Yet literary snobbery goes both ways: if “the minority says curtly, ‘This is not art’; the majority answers, ‘Never mind, it is what we like. Besides, it is art. Who are you that you should define art? Anyhow it is popular.’ The minority sneers; the majority retorts a single word, ‘Envy’” (from “The ‘Average Reader’ and the Recipe for Popularity,” in Bennett’s Fame and Fiction: An Enquiry into Certain Popularities, 1901). Bennett seems to vacillate between justifying populist tastes and patronizing the common reader as an uneducated boor: “the average reader is too somnolent to be self-analytic…[he] has some of the instincts of the untutored savage…he has no sense of beauty—that is, the beauty of form.” However, he concludes that in fact “the average reader is an intelligent and reasonable being. He is neither an idiot nor perverse…on the whole his impulses are good.” By giving his readers the benefit of the doubt, even while swallowing his instinct for disdain, he maintains a belief that developing literary taste can be a sign of intellectual and social achievement.
A necessary step towards attaining literary taste is the acquisition of a library. Bennett gives a detailed plan for building a library of English classics stretching from Beowulf to Darwin. Amongst the well-known names on his list are a few that time has forgotten: Margaret Oliphant, G. J. Whyte-Melville, Harrison Ainsworth and Walter Savage Landor. “When you have read, wholly or in part, a majority of these three hundred and thirty-five volumes, with enjoyment,” Bennett cautions, “you may begin to whisper to yourself that your literary taste is formed.” The total cost of this exhaustive library of British classics? In 1909 Bennett reckoned it could be purchased for £26 14s 7d, which in 2005 terms equalled £1,525.17 or $2,673.01. If it’s not an unimaginable sum, nor is it insignificant – one wonders how realistic it would have been for someone of the working class to summon up more than £25 to spend on books in the 1900′s.
Although Woolf was amongst the most vocal critics of Bennett and his Edwardian values, she too believed that literary taste can be developed through a course of study: “as time goes on perhaps we can train our taste; perhaps we can make it submit to some control. When it has fed greedily and lavishly upon books of all sorts — poetry, fiction, history, biography — and has stopped reading and looked for long spaces upon the variety, the incongruity of the living world, we shall find that it is changing a little; it is not so greedy, it is more reflective. It will begin to bring us not merely judgments on particular books, but it will tell us that there is a quality common to certain books.” As readers broaden their range of experience, they will start to discern patterns in what makes a book worth reading. Ultimately this is a very personal process, involving solitude and introspection. Indeed, Bennett decided that “nobody, fortunately, can make your principles for you. You have to make them for yourself.” Even a critic so seemingly prescriptive as Harold Bloom admits (in How to Read and Why) “there is no method but yourself, when your self has been fully molded.”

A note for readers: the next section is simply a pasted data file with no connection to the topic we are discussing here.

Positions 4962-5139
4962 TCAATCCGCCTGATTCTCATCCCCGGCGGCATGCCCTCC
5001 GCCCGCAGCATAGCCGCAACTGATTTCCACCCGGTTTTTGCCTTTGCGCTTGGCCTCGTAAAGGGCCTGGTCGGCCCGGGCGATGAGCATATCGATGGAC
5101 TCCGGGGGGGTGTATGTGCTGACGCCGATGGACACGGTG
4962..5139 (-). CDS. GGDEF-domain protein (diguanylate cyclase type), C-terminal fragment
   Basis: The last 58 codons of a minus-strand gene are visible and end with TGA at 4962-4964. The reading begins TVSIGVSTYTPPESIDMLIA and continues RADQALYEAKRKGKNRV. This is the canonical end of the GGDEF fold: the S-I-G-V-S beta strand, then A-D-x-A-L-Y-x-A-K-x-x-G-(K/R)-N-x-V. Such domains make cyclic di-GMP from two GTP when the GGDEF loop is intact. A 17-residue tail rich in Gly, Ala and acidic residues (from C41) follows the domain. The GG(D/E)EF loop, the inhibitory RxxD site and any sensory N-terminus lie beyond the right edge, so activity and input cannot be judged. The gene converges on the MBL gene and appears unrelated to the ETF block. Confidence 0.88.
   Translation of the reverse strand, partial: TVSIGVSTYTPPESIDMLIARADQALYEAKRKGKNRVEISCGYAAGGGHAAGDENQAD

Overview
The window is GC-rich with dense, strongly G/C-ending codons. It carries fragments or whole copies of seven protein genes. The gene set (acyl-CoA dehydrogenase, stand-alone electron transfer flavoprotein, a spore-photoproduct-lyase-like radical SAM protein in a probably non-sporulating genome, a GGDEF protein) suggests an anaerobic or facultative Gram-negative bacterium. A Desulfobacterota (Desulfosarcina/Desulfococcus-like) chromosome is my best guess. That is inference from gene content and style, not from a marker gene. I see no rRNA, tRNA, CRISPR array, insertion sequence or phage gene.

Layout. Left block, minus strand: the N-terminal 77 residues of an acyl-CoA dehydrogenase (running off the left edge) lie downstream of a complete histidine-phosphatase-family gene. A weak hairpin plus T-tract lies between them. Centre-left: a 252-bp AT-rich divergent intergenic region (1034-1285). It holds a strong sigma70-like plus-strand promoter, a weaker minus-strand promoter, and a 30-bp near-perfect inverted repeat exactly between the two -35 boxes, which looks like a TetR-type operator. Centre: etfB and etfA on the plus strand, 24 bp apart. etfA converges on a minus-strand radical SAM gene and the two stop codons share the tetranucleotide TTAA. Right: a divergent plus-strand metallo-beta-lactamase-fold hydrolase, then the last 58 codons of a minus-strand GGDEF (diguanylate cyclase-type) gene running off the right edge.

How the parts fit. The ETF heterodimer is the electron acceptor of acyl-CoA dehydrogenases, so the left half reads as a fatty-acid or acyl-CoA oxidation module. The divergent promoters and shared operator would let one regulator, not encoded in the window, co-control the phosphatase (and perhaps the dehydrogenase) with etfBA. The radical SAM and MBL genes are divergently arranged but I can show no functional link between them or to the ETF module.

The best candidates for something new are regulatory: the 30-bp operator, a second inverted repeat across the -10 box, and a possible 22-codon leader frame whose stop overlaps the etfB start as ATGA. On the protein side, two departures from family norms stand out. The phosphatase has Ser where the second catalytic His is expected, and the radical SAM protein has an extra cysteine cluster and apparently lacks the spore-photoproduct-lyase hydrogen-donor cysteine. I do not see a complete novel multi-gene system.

So despite all the lecturing, all the choosing of set texts, Bennett and Woolf agree that, as she put it, “the only advice, indeed, that one person can give another about reading is to take no advice, to follow your own instincts, to use your own reason, to come to your own conclusions.” Literary taste can never be an objective standard because it is constantly evolving and always individualized. For a reader, one’s personal taste in books may well be one of the best markers of identity. As Joseph Epstein said, “Reading is experience…we are what we read.” Nick Hornby echoes this conviction in The Polysyllabic Spree, the first volume in his delightful series of reading diaries from The Believer magazine: “with each passing year, and with each whimsical purchase, our libraries become more and more able to articulate who we are.”
Next week: what makes a classic? How do books make it into the canon, and why should we as readers pay them particular attention?